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Women’s History Month with Social Workers



Women’s History Month celebrates women’s contributions to history, culture and society (History.com Editors, 2009). This celebration became official in 1987 after being a weeklong celebration in Sonoma, California. This weeklong celebration was organized by Sonoma’s school district in 1978. Where students were required to write papers on women who contributed to history in their community and marched at the end of the week to celebrate these women.

Women’s History Month is focused on bringing attention to contributions that are overlooked in history, this includes individuals like Jane Addams, who was a social worker that won a Nobel Peace Prize after founding the Hull House in Chicago, IL. The Hull House was aimed to reduce poverty by providing social services and education to working class individuals (Prull, 2018). Also, Jeanette Rankin who was the first woman to serve in the U.S. Congress. Rankin helped pass the 19th Amendment which gave women the right to vote (Prull, 2018). Many women in the social work field were fearless activists for change to the social norms, such as the biases towards women.

According to the National Association of Social Work [NASW](n.d.), social work is a profession devoted to helping people function the best they can in their environment. Social workers give those who are overlooked a listening ear advocating and promoting social welfare as well as social and economic justice for minority groups such as women.

Social workers act to prevent discrimination against any person, group, or class based on race, ethnicity, national origin, color, sex, sexual orientation, gender identity or expression, age, marital status, political beliefs, religion, immigration status or mental or physical ability (NASW, n.d.).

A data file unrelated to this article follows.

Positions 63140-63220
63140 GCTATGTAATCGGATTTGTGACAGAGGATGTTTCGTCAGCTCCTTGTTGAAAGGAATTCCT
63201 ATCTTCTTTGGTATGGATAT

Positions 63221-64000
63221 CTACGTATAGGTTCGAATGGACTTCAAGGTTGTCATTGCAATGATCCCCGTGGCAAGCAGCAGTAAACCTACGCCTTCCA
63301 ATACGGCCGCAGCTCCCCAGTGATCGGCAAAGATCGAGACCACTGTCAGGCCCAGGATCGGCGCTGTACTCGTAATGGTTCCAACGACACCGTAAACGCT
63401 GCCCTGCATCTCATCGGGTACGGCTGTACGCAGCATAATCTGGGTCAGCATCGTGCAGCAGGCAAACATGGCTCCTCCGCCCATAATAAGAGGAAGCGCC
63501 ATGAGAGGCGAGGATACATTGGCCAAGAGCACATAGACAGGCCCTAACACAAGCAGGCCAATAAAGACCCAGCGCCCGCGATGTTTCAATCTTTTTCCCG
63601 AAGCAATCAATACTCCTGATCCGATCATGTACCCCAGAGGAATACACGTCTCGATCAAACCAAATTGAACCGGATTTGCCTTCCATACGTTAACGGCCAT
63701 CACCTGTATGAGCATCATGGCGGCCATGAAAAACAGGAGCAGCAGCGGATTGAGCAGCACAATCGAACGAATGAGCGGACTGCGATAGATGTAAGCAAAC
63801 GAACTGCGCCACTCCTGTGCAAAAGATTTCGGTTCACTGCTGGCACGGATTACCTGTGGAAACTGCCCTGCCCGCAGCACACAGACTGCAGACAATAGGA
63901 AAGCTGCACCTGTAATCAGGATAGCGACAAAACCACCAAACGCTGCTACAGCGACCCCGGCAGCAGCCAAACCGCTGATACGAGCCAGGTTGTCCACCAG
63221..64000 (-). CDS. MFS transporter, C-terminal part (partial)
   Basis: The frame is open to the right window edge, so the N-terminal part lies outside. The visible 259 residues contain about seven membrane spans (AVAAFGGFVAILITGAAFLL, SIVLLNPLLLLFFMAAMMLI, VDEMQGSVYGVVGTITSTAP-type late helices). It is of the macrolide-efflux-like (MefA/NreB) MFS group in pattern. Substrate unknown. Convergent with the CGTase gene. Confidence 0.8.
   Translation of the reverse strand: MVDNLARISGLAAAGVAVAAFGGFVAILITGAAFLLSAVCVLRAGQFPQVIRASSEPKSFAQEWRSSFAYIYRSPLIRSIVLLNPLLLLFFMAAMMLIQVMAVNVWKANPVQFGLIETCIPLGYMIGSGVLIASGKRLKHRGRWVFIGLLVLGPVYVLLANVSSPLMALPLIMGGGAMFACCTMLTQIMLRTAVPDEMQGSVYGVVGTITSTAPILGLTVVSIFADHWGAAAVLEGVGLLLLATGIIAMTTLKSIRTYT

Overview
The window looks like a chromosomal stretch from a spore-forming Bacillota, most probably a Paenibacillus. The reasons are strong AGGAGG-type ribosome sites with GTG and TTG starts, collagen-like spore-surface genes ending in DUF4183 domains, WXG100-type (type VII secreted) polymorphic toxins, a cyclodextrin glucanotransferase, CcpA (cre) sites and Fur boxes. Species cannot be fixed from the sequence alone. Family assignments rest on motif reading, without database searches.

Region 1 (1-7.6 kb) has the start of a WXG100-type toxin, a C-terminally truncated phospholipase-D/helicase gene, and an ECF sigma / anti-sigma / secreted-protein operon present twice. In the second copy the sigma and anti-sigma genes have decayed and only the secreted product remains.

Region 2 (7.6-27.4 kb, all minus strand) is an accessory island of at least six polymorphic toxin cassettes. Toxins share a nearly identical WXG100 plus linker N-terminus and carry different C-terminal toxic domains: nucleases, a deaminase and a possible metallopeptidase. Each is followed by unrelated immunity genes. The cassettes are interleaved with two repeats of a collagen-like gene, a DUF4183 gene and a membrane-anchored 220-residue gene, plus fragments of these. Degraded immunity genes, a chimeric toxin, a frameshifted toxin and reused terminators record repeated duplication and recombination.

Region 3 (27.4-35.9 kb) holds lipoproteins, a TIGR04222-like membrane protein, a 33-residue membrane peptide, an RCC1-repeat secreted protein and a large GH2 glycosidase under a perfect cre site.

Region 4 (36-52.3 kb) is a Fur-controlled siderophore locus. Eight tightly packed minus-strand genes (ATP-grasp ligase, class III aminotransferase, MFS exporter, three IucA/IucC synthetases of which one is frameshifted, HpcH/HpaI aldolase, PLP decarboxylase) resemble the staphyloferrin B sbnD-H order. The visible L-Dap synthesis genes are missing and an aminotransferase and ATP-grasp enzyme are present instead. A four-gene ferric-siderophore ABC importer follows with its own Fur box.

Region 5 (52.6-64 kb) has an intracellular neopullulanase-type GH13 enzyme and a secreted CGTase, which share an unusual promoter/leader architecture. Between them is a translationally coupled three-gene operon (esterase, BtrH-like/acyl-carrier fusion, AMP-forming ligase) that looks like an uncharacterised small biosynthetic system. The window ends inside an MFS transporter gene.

Social work played a great deal in history. Women are celebrated and recognized by the many contributions in history that they have made today. Women can be heard but still today social workers must fight to break those biases towards women in society, and advocate for the deserved equity.

This month let's recognize everyday women, let's acknowledge your grandmother, your mom, your cousin maybe even the school social worker. But most importantly yourself! Let's recognize that as women we deserve to be celebrated every day.


References

History.com Editors. (2009, December 30). Women's History month 2022. History.com. Retrieved March 9, 2022, from https://www.history.com/topics/holidays/womens-history-month#why-do-we-celebrate-women-s-history-month

National Association of Social Workers. National Association of Social Workers. (n.d.). Retrieved March 9, 2022, from https://www.socialworkers.org/About/Ethics/Code-of-Ethics/Code-of-Ethics-English

Prull, K. (2018, March 14). News. Rutgers School of Social Work. Retrieved March 9, 2022, from https://socialwork.rutgers.edu/news-events/news/influential-women-history-social-work



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